Franco Bollo Postale. These stamps were from independent Italian states before the unification of Italy through the 1860s and 70s (Italy actually fought three wars of independence). These are specifically fro m Roman States, which started issuing their own stamps in 1852, and discontinued in 1870, when they joined the unified Italy and started using Italian stamps. The problem? There are A LOT of forgeries of Roman States stamps out there. I bet these are forgeries but we'll see.
Roster of Sixth Regiment European Brigade (Italian Guards Battalion), Militia - a Confederate unit of Italian immigrants who fled to New Orleans, following the conquest of various independent Italian states in the Wars of Italian Unification.
A museum in Civitella del Tronto, Italy details Italian participation with the Confederacy in the American Civil War. Following the Italian Wars of Unification, where the independent southern Italian states were conquered, thousands of Italians fled to the American South. Entire regiments were made up of these Italian immigrants/refugees and many were veterans of the wars that saw their previous homelands conquered, only for the same thing to happen to them on another continent.
In 1865, The United States issued newspaper stamps that could be used to bulk mail newspapers and periodicals within the United States. This was discontinued in 1898. Here are six newspaper stamps that I picked up recently in New York City. While they may appear quite plain, what is hard to see here is that they are engraved with intricate and small details designed to prevent forgeries.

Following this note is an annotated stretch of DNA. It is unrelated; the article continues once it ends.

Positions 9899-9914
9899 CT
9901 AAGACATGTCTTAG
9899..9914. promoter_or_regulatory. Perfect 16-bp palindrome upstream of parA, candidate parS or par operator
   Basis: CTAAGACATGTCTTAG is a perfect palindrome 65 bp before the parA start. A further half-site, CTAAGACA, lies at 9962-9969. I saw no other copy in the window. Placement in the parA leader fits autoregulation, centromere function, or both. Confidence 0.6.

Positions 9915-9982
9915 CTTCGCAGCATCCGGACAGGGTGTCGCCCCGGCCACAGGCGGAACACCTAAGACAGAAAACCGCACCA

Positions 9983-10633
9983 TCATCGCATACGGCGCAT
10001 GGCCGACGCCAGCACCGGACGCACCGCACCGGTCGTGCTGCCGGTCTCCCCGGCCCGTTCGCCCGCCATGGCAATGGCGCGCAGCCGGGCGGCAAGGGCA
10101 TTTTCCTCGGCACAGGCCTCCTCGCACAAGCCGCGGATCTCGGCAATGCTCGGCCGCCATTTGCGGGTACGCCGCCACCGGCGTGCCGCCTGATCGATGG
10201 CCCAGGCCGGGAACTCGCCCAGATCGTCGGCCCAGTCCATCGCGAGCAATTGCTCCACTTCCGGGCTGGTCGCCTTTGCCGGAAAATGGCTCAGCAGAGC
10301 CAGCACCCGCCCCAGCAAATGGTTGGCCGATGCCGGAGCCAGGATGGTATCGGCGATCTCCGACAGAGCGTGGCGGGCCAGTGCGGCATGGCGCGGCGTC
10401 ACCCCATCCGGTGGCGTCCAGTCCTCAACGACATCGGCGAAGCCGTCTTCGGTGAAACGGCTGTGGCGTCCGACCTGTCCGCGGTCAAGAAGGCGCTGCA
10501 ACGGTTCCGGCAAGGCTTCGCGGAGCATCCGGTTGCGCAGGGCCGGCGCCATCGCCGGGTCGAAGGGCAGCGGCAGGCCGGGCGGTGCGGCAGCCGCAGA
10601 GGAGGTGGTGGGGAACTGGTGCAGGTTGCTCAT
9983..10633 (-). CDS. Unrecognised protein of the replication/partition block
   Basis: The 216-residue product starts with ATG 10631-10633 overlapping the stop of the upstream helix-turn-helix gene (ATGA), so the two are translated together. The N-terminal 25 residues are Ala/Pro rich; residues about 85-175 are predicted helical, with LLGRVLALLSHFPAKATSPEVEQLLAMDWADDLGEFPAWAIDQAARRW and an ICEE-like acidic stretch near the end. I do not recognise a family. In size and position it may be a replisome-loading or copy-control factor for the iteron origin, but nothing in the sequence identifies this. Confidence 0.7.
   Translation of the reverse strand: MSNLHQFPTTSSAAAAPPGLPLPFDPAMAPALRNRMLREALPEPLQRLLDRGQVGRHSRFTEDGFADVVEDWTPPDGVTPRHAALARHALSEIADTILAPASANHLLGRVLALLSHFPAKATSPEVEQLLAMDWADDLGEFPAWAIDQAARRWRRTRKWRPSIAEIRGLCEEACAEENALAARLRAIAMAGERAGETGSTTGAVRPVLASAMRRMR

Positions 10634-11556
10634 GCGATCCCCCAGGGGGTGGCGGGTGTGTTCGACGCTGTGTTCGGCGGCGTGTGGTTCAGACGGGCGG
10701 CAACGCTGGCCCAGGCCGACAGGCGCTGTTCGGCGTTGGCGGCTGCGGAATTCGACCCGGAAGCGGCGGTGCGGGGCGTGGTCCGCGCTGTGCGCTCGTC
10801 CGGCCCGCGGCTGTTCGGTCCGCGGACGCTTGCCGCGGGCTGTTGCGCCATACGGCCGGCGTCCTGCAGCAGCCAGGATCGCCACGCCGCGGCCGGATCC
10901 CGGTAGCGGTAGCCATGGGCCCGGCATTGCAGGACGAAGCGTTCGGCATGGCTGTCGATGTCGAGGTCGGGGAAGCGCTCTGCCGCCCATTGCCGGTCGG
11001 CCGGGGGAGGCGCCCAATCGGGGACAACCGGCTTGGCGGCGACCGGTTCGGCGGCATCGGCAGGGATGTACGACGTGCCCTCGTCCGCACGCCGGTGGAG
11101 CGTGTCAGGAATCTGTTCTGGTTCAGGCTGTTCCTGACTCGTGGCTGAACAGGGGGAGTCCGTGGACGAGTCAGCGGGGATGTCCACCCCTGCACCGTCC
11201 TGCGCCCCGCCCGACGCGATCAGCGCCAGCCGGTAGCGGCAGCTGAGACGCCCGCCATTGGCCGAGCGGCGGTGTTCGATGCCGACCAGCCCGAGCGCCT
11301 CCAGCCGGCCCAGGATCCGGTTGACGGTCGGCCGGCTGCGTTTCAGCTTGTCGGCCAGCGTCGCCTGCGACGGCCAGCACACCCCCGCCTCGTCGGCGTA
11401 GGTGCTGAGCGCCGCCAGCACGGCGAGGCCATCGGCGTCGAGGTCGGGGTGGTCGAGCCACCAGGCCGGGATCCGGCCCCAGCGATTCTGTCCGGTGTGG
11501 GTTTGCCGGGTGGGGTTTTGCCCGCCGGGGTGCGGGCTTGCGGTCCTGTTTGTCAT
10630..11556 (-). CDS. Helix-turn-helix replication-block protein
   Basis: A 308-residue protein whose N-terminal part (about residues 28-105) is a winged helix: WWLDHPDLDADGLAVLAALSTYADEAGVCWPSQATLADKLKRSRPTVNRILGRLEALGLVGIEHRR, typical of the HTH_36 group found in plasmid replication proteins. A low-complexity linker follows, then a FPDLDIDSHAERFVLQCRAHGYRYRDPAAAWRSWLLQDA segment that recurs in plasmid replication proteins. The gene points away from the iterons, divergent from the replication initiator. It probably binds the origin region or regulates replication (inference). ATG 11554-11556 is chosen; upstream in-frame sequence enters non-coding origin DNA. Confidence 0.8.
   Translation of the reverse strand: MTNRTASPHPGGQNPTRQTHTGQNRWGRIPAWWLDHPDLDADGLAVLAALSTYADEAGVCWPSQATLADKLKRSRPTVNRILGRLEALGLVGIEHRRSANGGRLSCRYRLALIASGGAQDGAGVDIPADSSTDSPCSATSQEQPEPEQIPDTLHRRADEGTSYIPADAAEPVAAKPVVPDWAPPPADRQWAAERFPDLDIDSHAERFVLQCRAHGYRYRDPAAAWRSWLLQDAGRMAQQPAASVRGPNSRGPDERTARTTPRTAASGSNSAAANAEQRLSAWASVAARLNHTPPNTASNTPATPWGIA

This stamp is from the Russian Army of the Northwest under General Yudenich. After the overthrow of the Czar in 1917, General Yudenich fled with 17,000 troops to the northwest, where he joined a "Provisional All-Russian Government" to oppose the Bolsheviks. By 1919, he'd pushed the Bolsheviks out, but with no outside support, his army could not sustain, and it disbanded in 1920. General Yudenich settled in exile in France in 1933. This stamp has an inverted overprint, written in Cyrillic.
This stamp is from the French colony of Diego Suarez. Diego-Squarez is a city on the northern tip of Madagascar. It was a french colony until being returned to Madagascar in 1896. This stamp was issued in 1895, using a standard French Colonies stamp with the red "Diego Suarez" over print at the bottom.